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Oestrogen receptor: structure

The oestrogen receptor belongs to the steroid

receptor superfamily, which comprises the

glucocorticoid, vitamin D, thyroid hormone,

androgen, and retinoid receptors-whose

modular construction with its highly

conserved DNA-binding domains bespeaks a

common evolutionary origin for these

complex proteins.3 (See Fig. 12.2.)

The receptors reside in the nucleus,

cloaked by heatshock proteins (HSP) until the

arrival of ligand. Physiologically, ligand is

usually oestradiol or oestrone which is

incorporated into the large binding cavity of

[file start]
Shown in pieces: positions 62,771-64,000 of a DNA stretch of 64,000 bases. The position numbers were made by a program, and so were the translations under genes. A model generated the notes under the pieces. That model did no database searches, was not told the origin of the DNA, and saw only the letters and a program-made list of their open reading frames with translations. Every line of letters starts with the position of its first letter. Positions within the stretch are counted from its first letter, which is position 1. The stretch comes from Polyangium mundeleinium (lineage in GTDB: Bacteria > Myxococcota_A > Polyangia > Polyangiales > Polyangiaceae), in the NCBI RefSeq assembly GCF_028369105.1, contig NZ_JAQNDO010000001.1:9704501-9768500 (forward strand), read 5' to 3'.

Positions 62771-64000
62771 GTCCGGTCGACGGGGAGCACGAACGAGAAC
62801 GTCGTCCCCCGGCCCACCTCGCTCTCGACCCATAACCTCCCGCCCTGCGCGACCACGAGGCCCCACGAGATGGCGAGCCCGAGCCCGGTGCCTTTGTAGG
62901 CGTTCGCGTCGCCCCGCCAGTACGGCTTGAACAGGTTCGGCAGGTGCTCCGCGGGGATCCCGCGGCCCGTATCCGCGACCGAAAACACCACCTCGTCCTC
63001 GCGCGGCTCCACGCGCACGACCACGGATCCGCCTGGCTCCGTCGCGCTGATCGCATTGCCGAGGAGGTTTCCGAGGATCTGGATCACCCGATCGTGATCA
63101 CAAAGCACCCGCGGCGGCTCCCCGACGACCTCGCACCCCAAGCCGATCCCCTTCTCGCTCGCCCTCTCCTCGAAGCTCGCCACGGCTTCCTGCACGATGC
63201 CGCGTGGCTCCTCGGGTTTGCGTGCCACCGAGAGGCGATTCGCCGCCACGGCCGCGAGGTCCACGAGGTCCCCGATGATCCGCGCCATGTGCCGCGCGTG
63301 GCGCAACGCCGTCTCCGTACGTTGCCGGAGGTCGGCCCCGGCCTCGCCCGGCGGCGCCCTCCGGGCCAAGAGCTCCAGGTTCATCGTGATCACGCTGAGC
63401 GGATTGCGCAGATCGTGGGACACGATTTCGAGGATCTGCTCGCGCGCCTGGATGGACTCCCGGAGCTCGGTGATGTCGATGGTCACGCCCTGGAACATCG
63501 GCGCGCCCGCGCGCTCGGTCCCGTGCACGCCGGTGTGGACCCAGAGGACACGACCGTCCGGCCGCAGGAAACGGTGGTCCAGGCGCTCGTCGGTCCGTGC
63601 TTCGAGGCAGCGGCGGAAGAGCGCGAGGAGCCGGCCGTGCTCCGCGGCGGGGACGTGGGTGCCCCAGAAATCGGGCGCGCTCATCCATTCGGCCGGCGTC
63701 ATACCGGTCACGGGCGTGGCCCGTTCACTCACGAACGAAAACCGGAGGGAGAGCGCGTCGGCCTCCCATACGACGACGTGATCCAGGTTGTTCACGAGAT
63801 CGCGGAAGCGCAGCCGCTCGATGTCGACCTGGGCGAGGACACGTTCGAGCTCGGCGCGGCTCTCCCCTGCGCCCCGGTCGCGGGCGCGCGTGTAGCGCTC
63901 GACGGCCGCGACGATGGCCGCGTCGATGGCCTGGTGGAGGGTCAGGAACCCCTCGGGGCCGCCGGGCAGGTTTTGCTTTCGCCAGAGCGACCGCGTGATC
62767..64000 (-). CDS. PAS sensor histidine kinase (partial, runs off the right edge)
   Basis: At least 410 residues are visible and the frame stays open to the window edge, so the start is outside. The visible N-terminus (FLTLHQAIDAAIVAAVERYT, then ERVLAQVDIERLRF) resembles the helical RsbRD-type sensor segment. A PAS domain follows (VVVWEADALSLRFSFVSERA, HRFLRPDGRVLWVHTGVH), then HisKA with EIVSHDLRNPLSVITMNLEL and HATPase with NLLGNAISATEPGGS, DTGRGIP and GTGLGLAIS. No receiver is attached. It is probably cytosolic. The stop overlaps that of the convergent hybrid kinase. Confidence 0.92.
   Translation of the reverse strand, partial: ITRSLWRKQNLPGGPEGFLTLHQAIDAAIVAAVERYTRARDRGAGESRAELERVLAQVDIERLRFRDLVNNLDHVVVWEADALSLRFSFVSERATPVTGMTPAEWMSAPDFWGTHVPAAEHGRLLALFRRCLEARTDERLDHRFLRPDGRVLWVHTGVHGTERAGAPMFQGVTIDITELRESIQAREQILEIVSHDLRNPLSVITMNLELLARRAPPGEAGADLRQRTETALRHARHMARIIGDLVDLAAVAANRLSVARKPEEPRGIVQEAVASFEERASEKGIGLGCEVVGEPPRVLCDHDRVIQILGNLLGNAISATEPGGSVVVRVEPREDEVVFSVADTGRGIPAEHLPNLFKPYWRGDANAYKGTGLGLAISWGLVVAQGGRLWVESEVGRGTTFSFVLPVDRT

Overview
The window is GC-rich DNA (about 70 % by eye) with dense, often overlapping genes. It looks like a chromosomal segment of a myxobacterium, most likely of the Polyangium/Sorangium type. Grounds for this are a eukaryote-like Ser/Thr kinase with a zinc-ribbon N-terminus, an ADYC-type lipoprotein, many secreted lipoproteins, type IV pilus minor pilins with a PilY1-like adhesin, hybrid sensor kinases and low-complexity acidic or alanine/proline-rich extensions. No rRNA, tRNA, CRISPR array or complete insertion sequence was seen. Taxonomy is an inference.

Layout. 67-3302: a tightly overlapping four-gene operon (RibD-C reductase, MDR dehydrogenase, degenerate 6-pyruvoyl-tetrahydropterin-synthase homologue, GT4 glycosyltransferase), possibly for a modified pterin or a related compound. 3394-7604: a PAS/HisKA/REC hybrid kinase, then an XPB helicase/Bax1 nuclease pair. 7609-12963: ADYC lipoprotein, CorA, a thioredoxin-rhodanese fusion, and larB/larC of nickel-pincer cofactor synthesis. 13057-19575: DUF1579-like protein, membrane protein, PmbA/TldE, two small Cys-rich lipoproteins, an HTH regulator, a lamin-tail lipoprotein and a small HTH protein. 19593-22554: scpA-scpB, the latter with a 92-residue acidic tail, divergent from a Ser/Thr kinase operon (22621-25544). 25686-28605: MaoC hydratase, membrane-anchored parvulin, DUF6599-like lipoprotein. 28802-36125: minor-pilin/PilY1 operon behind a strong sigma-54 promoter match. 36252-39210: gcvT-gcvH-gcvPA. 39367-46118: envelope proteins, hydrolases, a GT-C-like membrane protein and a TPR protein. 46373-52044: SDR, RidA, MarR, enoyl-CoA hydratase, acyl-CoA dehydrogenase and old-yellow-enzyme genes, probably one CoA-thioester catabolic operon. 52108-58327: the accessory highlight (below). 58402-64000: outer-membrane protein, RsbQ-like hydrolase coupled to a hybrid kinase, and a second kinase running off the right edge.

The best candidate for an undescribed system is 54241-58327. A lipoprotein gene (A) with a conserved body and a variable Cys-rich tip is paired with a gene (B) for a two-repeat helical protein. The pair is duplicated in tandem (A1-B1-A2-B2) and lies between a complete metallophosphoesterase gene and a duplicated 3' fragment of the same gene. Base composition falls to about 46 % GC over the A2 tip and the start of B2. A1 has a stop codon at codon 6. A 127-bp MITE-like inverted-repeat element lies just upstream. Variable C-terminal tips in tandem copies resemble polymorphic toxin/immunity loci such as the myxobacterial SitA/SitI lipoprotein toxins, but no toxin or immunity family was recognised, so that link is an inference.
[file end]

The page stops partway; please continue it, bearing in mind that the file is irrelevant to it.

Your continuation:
the oestrogen receptor (ER), thereby

triggering conformational change as the

activated receptor dimerizes, casts off the

HSP, and displays binding sites for a range of

co-activators and co-repressors that modulate

its subsequent activity.4 (See Fig. 12.3.)

The oestrogen-ER complex now seeks the

palindromic promotor sequences of oestrogen

response elements in target genes. The

complex then proceeds to facilitate RNA

transcriptase and messenger RNA. An

essential feature of ER action is the differential

activity of the transcriptase activation areas

AF-1 is thought to be constitutive, that is,

it operates without the presence of ligand,

whereas AF-2 requires the presence of

oestradiol or a substitute in the binding cavity

of the receptor.